Two Hands The Bull and The Bear Shiraz Cabernet 2004
"Lively, aromatic style has juicy cherry and pomegranate flavors at the core, persisting nicely on the finish, with licorice and toast notes. Best, though, is its transparency. A deeply dark Shiraz-based red, with a real sense of clarity. Drink now through 2014." 91 Points
"A blend of 65% Shiraz and 35% Cabernet Sauvignon, the 2004 The Bull and the Bear possesses a dense ruby/purple color, tremendous flavor intensity, and abundant creme de cassis notes intermixed with notions of cedar, licorice, blackberries, and currants. The fabulous aromatics are followed by a wine with wonderful purity, richness, and a seamless integration of acidity, tannin, alcohol, and wood. Drink this beauty over the next 7-8 years." 93 Points
Two Hands Wines was founded in 1999 by Michael Twelftree and Richard Mintz. Their aim was, and still is, to produce the best possible wines from prized Shiraz growng regions throughout Australia. "Quality without compromise" is a core value that drives all decisions from fruit and oak selection to packaging and promotion. Winemaker Matt Wenk has been with Two Hands since 2002 and, together with Michael Twelftree, oversees every aspect of the winemaking process. Their flagship Shiraz, Ares, represents the very best parcels in each vintage and is sselected through an intense barrel classification process. This blend of Barossa Valley and McLaren Vale Shiraz displays the incredible depth of flavor and balance that are hallmarks of this wine.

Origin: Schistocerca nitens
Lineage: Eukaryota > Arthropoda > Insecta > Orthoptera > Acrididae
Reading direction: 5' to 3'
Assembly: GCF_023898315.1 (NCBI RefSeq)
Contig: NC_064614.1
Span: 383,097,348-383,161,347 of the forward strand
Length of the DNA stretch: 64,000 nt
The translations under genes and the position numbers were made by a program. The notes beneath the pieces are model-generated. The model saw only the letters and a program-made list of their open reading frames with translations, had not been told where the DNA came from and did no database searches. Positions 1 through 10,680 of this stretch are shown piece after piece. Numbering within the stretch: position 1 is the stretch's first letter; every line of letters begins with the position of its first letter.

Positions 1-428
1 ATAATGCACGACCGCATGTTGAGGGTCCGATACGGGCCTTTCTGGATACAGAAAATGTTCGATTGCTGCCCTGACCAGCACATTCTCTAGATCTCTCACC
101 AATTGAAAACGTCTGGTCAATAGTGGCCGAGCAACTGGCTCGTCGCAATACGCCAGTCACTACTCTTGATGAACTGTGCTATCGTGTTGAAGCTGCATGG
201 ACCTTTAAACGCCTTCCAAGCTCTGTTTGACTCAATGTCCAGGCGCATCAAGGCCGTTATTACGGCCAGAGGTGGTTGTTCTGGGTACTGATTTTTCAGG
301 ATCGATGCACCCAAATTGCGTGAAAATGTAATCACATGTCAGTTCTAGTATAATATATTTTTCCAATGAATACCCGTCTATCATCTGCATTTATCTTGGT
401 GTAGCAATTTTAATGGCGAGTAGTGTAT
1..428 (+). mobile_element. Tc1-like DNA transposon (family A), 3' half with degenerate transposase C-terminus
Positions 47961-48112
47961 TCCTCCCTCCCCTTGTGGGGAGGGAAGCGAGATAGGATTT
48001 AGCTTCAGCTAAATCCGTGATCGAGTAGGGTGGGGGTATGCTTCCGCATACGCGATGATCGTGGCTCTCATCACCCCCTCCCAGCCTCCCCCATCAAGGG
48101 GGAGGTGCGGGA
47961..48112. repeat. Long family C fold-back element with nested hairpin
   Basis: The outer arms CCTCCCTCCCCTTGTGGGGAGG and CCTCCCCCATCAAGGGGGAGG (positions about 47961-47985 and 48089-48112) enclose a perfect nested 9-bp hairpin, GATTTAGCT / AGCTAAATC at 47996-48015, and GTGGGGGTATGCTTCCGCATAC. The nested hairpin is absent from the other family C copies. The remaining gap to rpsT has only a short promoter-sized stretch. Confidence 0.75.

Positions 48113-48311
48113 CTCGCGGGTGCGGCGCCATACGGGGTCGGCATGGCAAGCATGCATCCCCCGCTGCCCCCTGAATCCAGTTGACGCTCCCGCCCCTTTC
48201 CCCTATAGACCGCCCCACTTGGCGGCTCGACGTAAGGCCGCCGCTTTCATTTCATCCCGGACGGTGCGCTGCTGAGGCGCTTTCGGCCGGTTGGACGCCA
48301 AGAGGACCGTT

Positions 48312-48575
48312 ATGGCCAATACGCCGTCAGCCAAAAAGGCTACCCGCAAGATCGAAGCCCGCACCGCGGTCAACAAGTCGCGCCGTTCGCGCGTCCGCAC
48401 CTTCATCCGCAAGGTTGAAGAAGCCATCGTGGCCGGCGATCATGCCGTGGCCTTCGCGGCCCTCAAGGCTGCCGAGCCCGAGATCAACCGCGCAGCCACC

Historically and presently the most important wine-producing region of Australia, the Barossa Valley is set in South Australia, where more than half of the country’s wine is made. Because the climate is very hot and dry, vineyard managers work diligently to ensure grapes reach the perfect levels of phenolic ripeness.
The intense heat is ideal for plush, bold reds, particularly Shiraz on its own or Rhône Blends featuring Shiraz, Grenache, and Mourvèdre. Often Shiraz and Cabernet partner up for plump and powerful reds. While much less prevalent, light-skinned varieties such as Riesling, Viognier or Semillon produce vibrant Barossa Valley whites.
Most of Australia’s largest wine producers are based here and Shiraz plantings date back as far as the 1850s or before. Many of them are dry farmed and bush trained, still offering less than one ton per acre of inky, intense, purple juice.
With hundreds of red grape varieties to choose from, winemakers have the freedom to create a virtually endless assortment of blended wines. In many European regions, strict laws are in place determining the set of varieties that may be used, but in the New World, experimentation is permitted and encouraged. Blending can be utilized to enhance balance or create complexity, lending different layers of flavors and aromas. For example, a variety that creates a fruity and full-bodied wine would do well combined with one that is naturally high in acidity and tannins. Sometimes small amounts of a particular variety are added to boost color or aromatics. Blending can take place before or after fermentation, with the latter, more popular option giving more control to the winemaker over the final qualities of the wine.